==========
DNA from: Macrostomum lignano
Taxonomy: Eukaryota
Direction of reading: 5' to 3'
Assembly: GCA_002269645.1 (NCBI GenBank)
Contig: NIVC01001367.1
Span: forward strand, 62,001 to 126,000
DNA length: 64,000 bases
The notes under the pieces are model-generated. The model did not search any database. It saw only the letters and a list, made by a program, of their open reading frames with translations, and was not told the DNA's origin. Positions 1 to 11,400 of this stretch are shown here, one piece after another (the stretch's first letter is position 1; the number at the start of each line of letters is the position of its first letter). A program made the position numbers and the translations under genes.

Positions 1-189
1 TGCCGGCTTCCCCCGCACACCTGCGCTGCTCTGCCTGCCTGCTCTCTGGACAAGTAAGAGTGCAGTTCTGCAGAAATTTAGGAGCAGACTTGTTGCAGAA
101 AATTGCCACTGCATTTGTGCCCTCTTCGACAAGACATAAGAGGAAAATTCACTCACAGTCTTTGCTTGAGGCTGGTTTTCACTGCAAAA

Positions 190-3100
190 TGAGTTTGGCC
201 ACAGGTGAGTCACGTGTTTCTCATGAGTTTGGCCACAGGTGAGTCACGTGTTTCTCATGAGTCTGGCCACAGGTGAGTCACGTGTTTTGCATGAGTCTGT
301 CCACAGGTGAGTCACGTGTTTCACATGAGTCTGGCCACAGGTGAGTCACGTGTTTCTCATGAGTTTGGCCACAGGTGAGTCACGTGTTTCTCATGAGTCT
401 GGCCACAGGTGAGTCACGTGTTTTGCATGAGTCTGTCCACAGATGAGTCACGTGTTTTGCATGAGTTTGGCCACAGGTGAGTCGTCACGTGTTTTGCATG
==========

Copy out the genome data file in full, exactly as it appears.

DNA from: Macrostomum lignano
Taxonomy: Eukaryota
Direction of reading: 5' to 3'
Assembly: GCA_002269645.1 (NCBI GenBank)
Contig: NIVC01001367.1
Span: forward strand, 62,001 to 126,000
DNA length: 64,000 bases
The notes under the pieces are model-generated. The model did not search any database. It saw only the letters and a list, made by a program, of their open reading frames with translations, and was not told the DNA's origin. Positions 1 to 11,400 of this stretch are shown here, one piece after another (the stretch's first letter is position 1; the number at the start of each line of letters is the position of its first letter). A program made the position numbers and the translations under genes.

Positions 1-189
1 TGCCGGCTTCCCCCGCACACCTGCGCTGCTCTGCCTGCCTGCTCTCTGGACAAGTAAGAGTGCAGTTCTGCAGAAATTTAGGAGCAGACTTGTTGCAGAA
101 AATTGCCACTGCATTTGTGCCCTCTTCGACAAGACATAAGAGGAAAATTCACTCACAGTCTTTGCTTGAGGCTGGTTTTCACTGCAAAA

Positions 190-3100
190 TGAGTTTGGCC
201 ACAGGTGAGTCACGTGTTTCTCATGAGTTTGGCCACAGGTGAGTCACGTGTTTCTCATGAGTCTGGCCACAGGTGAGTCACGTGTTTTGCATGAGTCTGT
301 CCACAGGTGAGTCACGTGTTTCACATGAGTCTGGCCACAGGTGAGTCACGTGTTTCTCATGAGTTTGGCCACAGGTGAGTCACGTGTTTCTCATGAGTCT
401 GGCCACAGGTGAGTCACGTGTTTTGCATGAGTCTGTCCACAGATGAGTCACGTGTTTTGCATGAGTTTGGCCACAGGTGAGTCGTCACGTGTTTTGCATG